Big Projects, Big Corruption?
A few years after the new Bangkok airport opened, the rail link to it opened too. The rail link is fast, efficient, and totally useless. It terminates in one of the most congested parts of Bangkok, and there’s no connection to public transport. You have to haul your luggage across a busy road to get to the nearest skytrain station – not much fun in Bangkok’s heat or in the rain – or take a taxi.
Of course, if your flight is in the early hours of the morning – as most flights to Europe are – you’re out of luck with the train: it only runs from 6 a.m. to midnight.
It was obvious when it opened that passenger numbers were low, so in January the operators decided to increase the fare by 50% to 150 Baht (about £3). That means that if there are two of you it’s actually cheaper to take a taxi which will take you in relative comfort to your home or hotel. Even if there’s only one of you, the relative cost difference is marginal if you’re going to have to take a taxi when you get off the train in central Bangkok.
And now it’s reported that passenger numbers are down to 700 per day.
This white elephant apparently cost over 30 billion Baht to build. For that amount of money you could pay the taxi fare of 700 passengers every day for the next 391 years.
(I’m not being completely fair here. The same new line is also used for a commuter service which is proving popular.)
Given that the airport link was destined to failure, why was it built in the first place? What springs to mind? Vast opportunities for graft and corruption? I couldn’t possibly comment.
There’s a project in the pipeline to build a 50 km elevated walkway in Bangkok. This to me seems to be another crazy project at so many levels.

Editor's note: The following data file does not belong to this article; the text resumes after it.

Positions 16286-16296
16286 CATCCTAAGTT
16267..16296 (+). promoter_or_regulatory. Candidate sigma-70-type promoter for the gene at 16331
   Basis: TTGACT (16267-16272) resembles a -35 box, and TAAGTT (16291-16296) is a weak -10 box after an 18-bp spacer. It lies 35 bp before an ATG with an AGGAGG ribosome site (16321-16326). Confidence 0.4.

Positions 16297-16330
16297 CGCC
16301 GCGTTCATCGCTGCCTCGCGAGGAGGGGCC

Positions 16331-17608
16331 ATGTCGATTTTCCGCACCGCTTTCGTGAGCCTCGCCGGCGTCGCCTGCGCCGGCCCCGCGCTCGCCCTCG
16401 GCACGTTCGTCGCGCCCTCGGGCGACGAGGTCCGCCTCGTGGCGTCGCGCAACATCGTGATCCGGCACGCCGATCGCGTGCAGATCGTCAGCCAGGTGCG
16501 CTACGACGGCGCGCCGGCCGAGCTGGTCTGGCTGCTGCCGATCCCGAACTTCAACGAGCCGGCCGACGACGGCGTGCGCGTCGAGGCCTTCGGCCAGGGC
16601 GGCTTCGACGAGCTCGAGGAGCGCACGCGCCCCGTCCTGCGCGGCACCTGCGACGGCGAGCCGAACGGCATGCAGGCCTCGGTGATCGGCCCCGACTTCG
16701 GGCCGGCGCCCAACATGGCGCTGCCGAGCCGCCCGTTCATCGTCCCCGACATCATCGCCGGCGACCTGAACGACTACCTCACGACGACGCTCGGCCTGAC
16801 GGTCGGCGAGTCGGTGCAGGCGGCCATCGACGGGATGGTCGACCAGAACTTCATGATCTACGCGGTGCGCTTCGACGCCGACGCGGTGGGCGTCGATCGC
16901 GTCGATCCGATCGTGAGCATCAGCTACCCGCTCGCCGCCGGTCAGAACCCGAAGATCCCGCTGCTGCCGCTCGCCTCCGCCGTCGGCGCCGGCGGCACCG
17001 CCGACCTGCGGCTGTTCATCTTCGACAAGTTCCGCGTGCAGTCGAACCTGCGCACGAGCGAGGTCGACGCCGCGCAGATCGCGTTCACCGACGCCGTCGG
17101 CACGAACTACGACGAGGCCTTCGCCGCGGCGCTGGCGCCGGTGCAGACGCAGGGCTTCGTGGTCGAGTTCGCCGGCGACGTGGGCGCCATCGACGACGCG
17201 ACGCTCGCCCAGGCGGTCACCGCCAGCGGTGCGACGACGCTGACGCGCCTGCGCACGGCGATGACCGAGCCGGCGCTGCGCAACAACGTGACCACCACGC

- Thai people in general don’t like walking anywhere. The planned routes of the walkway means it would be useful to tourists, though.
- It would be cheaper and easier to rehabilitate the pavements. Get rid of the food vendors and small stalls that block the pavements making it easier to walk in the road. (Of course, that will never happen since the police collect “rent” from these vendors to supplement their pay packets.) Repair the cracked, uneven paving stones. Get rid of the many, many ‘phone booths – redundant since the advent of the mobile ‘phone – that impede progress. Teach drivers the meaning of the black and white stripes painted on the road so that crossing doesn’t mean a mad dash avoiding the speeding cars. Ban motorcycles from riding on the pavement. Nothing difficult, really.
- As soon as the walkway opens it will become virtually impassable, crowded with vendors. More tea money for the police, but an inconvenience for the rest of us.
The cost of the walkway is estimated at 15 billion Baht. That’s about 300 million Baht per kilometre. Another, similar project, elsewhere in Bangkok, involves building a 17 km walkway for 59 million Baht per kilometre. That makes 300 million Baht per kilometre seems rather steep. Of course, it’s possible that the nuts and bolts will be of the finest gold and the handrails made of platinum, but I think it perhaps unlikely. What springs to mind? Vast opportunities for graft and corruption? I couldn’t possibly comment.